15. International Symposium on Air Breathing Engines (5th)

    DTIC Science & Technology

    1981-05-29

    favorably received by specialists in that area while also having some morsels of interest to the research community. US papers covered the status of power...plant controls, turbine-diagnostics effectiveness, life-cycle cost considerations, and a review and status of environmental effects of aircraft...04 Diagnostic and Monitoring of Turboprop Engines Ingg. 0. Natale and V.P. Riviello , Alfa Romeo, Italy 05 The Engineering Basis for the Application of

  16. Development Study on a Precooler for the HypersonicAir-Breathing Engine

    NASA Astrophysics Data System (ADS)

    Sato, Tetsuya; Tanatsugu, Nobuhiro; Harada, Kenya; Kobayashi, Hiroaki; Tomike, Jun'Ichiro

    Here is presented an experimental and analytical study on a precooler for hypersonic air-breathing engines. Precooling of the incoming air breathed by an air-inlet gives extension of the flight envelope and improvement of the thrust and specific impulse. Three precooler models were installed into an air-turbo ramjet engine and tested under the sea level static condition. When the fan inlet temperature was down to 180K, the engine thrust and specific impulse increased by 2.0 and 1.2 times respectively. Thick frost formed on the tube surfaces at the entrance part of the precooler blocked the air-flow passage. On the other hand, very thin frost formed at the exit part because the water vapor included in the air was changed to mist particles due to the low temperature of the air in this part. Parametric studies on the precooler design values and a sizing analysis were also performed. Decrease of tube outer diameters on the precooler is only way to increase heat exchange rates without increase of its weight and pressure loss.

  17. Feasibility study of air-breathing turbo-engines for horizontal take-off and landing space plane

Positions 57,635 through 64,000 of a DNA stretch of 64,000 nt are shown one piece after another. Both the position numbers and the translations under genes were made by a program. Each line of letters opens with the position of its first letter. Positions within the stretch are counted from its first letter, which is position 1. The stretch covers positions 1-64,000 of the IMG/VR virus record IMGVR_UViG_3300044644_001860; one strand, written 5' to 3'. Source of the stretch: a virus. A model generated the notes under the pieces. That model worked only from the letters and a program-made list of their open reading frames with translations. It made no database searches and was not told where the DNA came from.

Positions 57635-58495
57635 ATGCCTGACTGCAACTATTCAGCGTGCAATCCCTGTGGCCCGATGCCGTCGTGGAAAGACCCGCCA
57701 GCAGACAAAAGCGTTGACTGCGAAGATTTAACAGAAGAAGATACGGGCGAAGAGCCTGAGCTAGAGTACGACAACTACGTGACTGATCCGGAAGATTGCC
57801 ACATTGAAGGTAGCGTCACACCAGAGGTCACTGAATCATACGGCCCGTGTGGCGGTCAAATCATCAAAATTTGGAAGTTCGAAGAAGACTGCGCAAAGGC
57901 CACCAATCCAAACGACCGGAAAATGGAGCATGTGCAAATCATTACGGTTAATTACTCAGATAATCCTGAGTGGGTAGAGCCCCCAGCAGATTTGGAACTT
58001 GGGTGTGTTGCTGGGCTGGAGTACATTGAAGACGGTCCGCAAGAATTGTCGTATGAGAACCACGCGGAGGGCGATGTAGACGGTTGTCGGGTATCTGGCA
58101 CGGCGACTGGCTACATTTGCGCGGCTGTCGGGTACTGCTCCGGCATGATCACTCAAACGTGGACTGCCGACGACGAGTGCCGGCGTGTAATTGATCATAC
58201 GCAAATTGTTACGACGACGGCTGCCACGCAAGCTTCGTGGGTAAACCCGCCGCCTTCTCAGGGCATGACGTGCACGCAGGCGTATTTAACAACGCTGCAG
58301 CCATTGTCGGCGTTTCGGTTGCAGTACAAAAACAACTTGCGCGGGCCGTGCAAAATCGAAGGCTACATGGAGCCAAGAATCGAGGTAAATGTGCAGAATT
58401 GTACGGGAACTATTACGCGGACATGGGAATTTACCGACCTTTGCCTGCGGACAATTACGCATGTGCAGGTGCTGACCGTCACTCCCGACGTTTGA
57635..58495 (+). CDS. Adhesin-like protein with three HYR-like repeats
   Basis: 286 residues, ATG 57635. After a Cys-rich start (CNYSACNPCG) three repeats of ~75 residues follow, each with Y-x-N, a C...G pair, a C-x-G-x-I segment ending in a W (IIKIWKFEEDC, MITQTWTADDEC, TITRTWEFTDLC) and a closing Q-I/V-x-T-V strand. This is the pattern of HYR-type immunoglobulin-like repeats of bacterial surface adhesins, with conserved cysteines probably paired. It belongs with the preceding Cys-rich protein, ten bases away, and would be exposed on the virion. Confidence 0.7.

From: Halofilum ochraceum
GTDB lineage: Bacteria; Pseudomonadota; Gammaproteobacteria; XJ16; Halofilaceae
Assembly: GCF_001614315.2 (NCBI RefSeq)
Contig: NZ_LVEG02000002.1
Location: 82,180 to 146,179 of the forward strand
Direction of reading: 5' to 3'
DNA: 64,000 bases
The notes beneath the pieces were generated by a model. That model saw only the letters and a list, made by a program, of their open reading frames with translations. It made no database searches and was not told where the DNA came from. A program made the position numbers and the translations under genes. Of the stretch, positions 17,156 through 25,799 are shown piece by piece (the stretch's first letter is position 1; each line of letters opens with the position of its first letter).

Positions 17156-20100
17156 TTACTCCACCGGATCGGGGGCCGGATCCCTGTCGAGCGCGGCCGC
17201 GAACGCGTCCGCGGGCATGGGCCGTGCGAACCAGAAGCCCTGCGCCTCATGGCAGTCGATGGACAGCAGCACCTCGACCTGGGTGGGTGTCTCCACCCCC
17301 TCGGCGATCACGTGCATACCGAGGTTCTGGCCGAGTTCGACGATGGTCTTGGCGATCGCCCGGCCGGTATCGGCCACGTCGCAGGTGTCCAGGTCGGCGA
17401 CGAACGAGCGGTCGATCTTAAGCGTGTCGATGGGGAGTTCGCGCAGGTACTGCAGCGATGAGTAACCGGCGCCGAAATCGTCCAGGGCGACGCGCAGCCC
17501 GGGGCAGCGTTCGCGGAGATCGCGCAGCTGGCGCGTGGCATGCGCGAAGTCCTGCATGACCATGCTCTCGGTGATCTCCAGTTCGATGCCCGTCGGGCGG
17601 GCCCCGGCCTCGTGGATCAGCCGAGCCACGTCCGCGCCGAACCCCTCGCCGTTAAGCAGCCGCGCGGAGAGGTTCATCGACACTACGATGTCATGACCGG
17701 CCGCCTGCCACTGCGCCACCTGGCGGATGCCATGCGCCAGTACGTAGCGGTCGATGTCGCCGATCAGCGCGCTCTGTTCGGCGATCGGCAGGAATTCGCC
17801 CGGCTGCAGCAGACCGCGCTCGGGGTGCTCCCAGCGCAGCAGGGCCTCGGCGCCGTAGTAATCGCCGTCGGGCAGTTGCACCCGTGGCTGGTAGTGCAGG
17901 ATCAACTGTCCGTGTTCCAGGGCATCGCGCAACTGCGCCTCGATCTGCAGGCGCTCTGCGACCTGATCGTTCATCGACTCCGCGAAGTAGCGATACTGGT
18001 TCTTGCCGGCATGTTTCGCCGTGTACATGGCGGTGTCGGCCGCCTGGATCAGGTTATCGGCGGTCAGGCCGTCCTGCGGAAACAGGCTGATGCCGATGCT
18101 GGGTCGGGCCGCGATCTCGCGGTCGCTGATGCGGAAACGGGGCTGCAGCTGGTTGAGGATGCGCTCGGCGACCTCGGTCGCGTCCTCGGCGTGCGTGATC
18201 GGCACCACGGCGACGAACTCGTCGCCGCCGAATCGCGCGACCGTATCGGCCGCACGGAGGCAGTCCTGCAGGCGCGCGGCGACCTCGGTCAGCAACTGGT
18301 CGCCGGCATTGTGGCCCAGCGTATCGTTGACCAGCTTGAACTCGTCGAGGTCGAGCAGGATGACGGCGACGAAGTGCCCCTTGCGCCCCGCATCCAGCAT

SciTech Connect

    Minoda, M.; Sakata, K.; Tamaki, T.; Saitoh, T.; Yasuda, A.

    1989-01-01

    Various concepts of air-breathing engines (ABEs) that could be used for a horizontal take-off and landing SSTO vehicle are investigated. The performances (with respect to thrust and the specific fuel consumption) of turboengines based on various technologies, including a turbojet with and without afterburner (TJ), turboramjet, and air-turbo-ram jet engines are compared. The mission capabilities of these ABEs for SSTO and TSTO vehicles is examined in terms of the ratio of the effective remaining weight (i.e., the weight on the orbit) to the take-off gross weight, using two-dimensional flight analysis. It was found that the dry TJ with the turbine inlet temperature 2000 C is one of the most promising candidates for the propulsion system of the SSTO vehicle, because of its small weight and high specific impulse. 6 refs.

  18. International Symposium on Air Breathing Engines, 8th, Cincinnati, OH, June 14-19, 1987, Proceedings

    SciTech Connect

    Billig, F.S.

    1987-01-01

    The present conference on air-breathing aircraft engine technology considers topics in inlet design, radial-flow turbomachinery, fuel injection and combustion systems, axial flow compressor design and performance, ramjet configurations, turbine flow phenomena, engine control and service life, fluid flow-related problems, engine diagnostic methods, propfan design, combustor performance and pollutant chemistry, combustion dynamics, and engine system analysis. Attention is given to thrust-vectoring systems, supersonic missile air intakes, three-dimensional centrifugal compressors, airblast atomizers, secondary flows in axial flow compressors, axial compressor blade tip clearance flows, hydrogen scramjets with sidewall injection, the performance of a variable-geometry turbine, advanced tip clearance control systems, rotary jet mixing, fan blade aeroelastic behavior, flow dynamics in combustion processes, and the technology of low cost turbomachinery.